The President typically discusses Trump National Security Council and foreign policy issues with his top national security advisers and cabinet members at the National Security Council (NSC). The Council’s role has been to advise and assist the President on matters of national security and foreign policy ever since it was established by President Truman. The Council also acts as the President’s main tool for linking between various government objects to implement these policies.
The President serves as the NSC’s chair. The Vice President, the Secretary of State, the Secretary of the Capital, the Secretary of Defense, and the Assistant to the President for Trump National Security Council Affairs are regular attendance (both statutory and non-statutory). The official military advisor to the Council is the Chairman of the Joint Chiefs of Staff. While the official intelligence advisor is the Director of National Intelligence.
Any NSC meeting is open to the Chief of Staff to the President. The President’s Counsel, and the NSC’s Legal Advisor. Meetings relating to their duties are invited to the Attorney General and the Director of the Office of Management and Budget. When appropriate, the heads of other executive departments and agencies as well as other senior officials are invited to the NSC sessions.
The National Security Act of 1947 (PL 235 – 61 Stat. 496; U.S.C. 402), as revised by the National Security Act Amendments of 1949, created the National Security Council (63 Stat. 579; 50 U.S.C. 401 et seq.). The Council was included in the Executive Office of the President as part of the Reorganization Plan later in 1949.
A Former Member of the Trump National Security Council Will Speak at the Hearing on January 6 on Thursday
Matthew Pottinger, who was a member of the National Security Council under former President Donald Trump before resigning shortly after the attack on the US Capitol on January 6, 2021, will give public testimony on Thursday during a prime-time hearing of the House Select Committee looking into the incident.
Pottinger will appear with Sarah Matthews. A former staffer in President Trump’s administration. CNN had previously stated that Matthews, who worked as the Trump White House’s deputy press secretary until shortly after January 6, 2021, was going to give public evidence.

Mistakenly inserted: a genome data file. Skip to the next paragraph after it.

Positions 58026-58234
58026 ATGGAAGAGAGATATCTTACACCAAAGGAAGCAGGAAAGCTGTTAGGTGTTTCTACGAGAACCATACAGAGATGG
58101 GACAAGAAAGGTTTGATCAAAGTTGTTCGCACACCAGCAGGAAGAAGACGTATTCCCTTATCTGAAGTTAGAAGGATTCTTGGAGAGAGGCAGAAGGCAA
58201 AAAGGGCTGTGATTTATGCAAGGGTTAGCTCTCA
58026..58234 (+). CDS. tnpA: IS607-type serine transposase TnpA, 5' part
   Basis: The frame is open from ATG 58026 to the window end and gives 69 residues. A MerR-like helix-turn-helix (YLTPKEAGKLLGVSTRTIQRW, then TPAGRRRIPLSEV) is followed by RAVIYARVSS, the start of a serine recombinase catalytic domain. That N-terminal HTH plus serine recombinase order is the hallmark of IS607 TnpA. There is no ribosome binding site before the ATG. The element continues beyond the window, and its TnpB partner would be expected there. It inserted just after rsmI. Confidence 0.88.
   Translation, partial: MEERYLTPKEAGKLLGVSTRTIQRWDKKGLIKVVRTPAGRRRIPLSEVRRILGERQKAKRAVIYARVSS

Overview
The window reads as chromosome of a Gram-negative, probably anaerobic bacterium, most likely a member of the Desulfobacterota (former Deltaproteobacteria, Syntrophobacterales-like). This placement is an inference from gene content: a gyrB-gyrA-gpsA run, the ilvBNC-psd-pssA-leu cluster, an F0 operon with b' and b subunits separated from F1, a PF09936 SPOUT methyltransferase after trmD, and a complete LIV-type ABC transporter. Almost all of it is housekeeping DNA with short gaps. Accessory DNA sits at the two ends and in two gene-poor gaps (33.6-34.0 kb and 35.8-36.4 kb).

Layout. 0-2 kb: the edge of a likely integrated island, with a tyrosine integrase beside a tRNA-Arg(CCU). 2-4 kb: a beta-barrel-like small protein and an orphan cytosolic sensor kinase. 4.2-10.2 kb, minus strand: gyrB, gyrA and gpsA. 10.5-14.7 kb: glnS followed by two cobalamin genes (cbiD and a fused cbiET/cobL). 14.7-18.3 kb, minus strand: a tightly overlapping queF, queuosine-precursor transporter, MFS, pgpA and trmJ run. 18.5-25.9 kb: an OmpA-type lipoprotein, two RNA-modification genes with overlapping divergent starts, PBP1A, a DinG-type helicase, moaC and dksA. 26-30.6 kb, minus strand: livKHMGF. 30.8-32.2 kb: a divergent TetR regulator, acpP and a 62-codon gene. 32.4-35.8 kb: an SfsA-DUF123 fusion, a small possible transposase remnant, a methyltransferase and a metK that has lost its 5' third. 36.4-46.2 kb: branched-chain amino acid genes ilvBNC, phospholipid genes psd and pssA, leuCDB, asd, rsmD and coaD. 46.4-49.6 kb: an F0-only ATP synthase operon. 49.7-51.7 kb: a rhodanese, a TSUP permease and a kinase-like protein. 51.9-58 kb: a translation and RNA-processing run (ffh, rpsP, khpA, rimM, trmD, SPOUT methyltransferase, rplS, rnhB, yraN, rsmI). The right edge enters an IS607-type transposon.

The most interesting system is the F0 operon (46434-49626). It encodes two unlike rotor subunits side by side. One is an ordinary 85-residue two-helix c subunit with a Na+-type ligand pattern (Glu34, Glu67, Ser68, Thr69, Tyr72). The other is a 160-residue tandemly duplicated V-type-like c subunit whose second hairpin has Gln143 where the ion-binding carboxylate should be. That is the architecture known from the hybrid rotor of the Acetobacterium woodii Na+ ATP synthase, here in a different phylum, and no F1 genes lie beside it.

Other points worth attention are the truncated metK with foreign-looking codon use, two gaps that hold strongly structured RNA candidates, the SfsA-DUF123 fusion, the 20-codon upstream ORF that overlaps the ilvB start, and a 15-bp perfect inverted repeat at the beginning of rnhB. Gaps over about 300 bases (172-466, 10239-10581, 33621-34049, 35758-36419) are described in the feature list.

When she announced her resignation, Matthews stated that while she was honored to have worked for Trump National Security Council, she “was extremely saddened by what I observed”. “Our country needs a peaceful transfer of power”, she declared at the time.
In response to Trump’s response to his supporters breaking into the US Capitol, Pottinger, Trump’s National Security Council Advisor, resigned, a person close to Pottinger confirmed to CNN at the time of his resignation. The guy claimed that at the time, he told people that he had very little to think about.
Former Marine Intelligence Officer Who Served in the White House for Four Years
During one of the committee’s earlier hearings, Pottinger was described as “a former Marine intelligence officer who served in the White House for four years, including as Trump National Security Council adviser, and was in the area of the Oval Office at various points throughout the day” by Republican Rep. Liz Cheney of Wyoming.
In a video clip from Pottinger’s interview, which was shown to the committee, he discussed the moment when he realized it was time to step down. “One of my staff members showed me a printout of a tweet from the president. In which it was implied that Mike Pence, the vice president, lacked the strength to take action when it was necessary.
I read the Twitter, and I immediately decided to step down. When I read that tweet, I immediately decided to leave from there. The committee’s representative declined to respond. CNN’s request for a response from a Pottinger spokeswoman was not answered.
More than 40 observers, including members of the Trump family, former administration officials, GOP politicians from crucial battleground states, and members of the former President’s legal team, have given recorded depositions, and more than a dozen of them have given live evidence already.
The panel’s second prime-time hearing will take place on Thursday, and committee members have stated that it would focus on Trump’s 187-minute period of inaction while the melee in the US Capitol was in progress.
The committee will “go through pretty much minute by minute” the measures taken by the then-President, according to Democratic Rep. Elaine Luria of Virginia, who will co-chair the hearing on Thursday with Republican Rep. Adam Kinzinger of Illinois.
The Virginia Democrat told CNN’s Dana Bash on “State of the Union” that “He was doing nothing to stop the fight”.
The chairman of the committee, Mississippi Democratic Rep. Bennie Thompson, is one individual who is not anticipated to show up in person for the hearing on Thursday. On Tuesday, Thompson revealed that he had tested positive for Covid-19 and will isolate soon. The hearing on Thursday wouldn’t be impacted, according to a committee spokesperson.
The committee met on Tuesday with Garrett Ziegler, a former employee of Peter Navarro, then-White House economic adviser, who may be able to give the committee further details on the events surrounding a contentious meeting in the Oval Office on December 18, 2020.
White House advocates and outside Trump National Security Council loyalists fought over their radical plans to rig the 2020 election during that meeting 2020. The discussion of removing voting machines and hiring a special counsel to look into flimsy allegations of widespread election fraud was previously covered by CNN.
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